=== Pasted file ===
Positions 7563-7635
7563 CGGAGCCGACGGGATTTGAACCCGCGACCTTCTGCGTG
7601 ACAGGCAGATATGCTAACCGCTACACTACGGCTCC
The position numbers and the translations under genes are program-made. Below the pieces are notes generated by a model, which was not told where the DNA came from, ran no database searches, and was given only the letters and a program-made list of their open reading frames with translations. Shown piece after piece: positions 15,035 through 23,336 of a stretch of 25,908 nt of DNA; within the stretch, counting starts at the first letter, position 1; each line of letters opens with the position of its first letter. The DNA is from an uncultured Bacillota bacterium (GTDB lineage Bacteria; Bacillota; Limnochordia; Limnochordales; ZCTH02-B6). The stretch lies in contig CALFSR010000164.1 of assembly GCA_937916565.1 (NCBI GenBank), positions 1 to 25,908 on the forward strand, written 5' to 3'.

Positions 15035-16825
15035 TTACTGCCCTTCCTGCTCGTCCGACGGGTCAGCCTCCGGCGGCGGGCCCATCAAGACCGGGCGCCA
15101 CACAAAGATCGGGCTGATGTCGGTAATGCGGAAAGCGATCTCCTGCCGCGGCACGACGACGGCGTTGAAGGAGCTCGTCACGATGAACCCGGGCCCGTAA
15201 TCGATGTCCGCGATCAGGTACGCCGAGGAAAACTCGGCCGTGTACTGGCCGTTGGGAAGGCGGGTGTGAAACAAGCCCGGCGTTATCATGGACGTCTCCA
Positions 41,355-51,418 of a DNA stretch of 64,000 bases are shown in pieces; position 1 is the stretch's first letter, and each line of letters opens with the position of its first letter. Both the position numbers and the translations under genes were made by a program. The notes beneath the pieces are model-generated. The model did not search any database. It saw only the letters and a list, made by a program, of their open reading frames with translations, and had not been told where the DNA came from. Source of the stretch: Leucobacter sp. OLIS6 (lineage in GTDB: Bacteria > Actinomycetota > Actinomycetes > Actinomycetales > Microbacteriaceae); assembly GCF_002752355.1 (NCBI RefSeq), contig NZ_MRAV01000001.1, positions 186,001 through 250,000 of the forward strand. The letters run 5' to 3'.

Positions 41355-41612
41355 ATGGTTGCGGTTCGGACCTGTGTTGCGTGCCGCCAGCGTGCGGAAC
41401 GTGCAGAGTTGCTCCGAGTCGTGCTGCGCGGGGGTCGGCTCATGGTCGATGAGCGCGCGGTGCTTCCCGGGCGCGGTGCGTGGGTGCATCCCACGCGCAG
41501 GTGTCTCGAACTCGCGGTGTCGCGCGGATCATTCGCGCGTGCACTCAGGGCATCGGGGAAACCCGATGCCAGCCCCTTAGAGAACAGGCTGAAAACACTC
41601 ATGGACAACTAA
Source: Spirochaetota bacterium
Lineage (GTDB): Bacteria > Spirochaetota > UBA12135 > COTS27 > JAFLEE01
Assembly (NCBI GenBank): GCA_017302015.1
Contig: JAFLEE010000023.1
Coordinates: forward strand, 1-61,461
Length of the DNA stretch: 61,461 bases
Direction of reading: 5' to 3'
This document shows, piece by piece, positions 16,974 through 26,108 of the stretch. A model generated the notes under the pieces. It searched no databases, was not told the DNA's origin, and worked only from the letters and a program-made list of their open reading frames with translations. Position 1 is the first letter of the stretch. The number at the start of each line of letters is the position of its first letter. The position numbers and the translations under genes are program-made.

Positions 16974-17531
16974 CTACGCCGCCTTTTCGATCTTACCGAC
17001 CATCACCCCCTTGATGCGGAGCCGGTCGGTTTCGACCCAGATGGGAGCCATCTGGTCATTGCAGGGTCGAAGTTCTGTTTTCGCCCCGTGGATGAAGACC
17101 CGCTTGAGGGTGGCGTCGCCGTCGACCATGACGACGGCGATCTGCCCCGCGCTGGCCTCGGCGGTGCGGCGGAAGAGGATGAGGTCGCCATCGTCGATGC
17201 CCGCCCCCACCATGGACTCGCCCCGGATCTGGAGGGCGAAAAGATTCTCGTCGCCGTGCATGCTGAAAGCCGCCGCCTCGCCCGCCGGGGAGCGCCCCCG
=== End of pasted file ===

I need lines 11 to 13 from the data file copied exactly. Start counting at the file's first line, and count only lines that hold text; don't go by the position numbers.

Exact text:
41355 ATGGTTGCGGTTCGGACCTGTGTTGCGTGCCGCCAGCGTGCGGAAC
41401 GTGCAGAGTTGCTCCGAGTCGTGCTGCGCGGGGGTCGGCTCATGGTCGATGAGCGCGCGGTGCTTCCCGGGCGCGGTGCGTGGGTGCATCCCACGCGCAG
41501 GTGTCTCGAACTCGCGGTGTCGCGCGGATCATTCGCGCGTGCACTCAGGGCATCGGGGAAACCCGATGCCAGCCCCTTAGAGAACAGGCTGAAAACACTC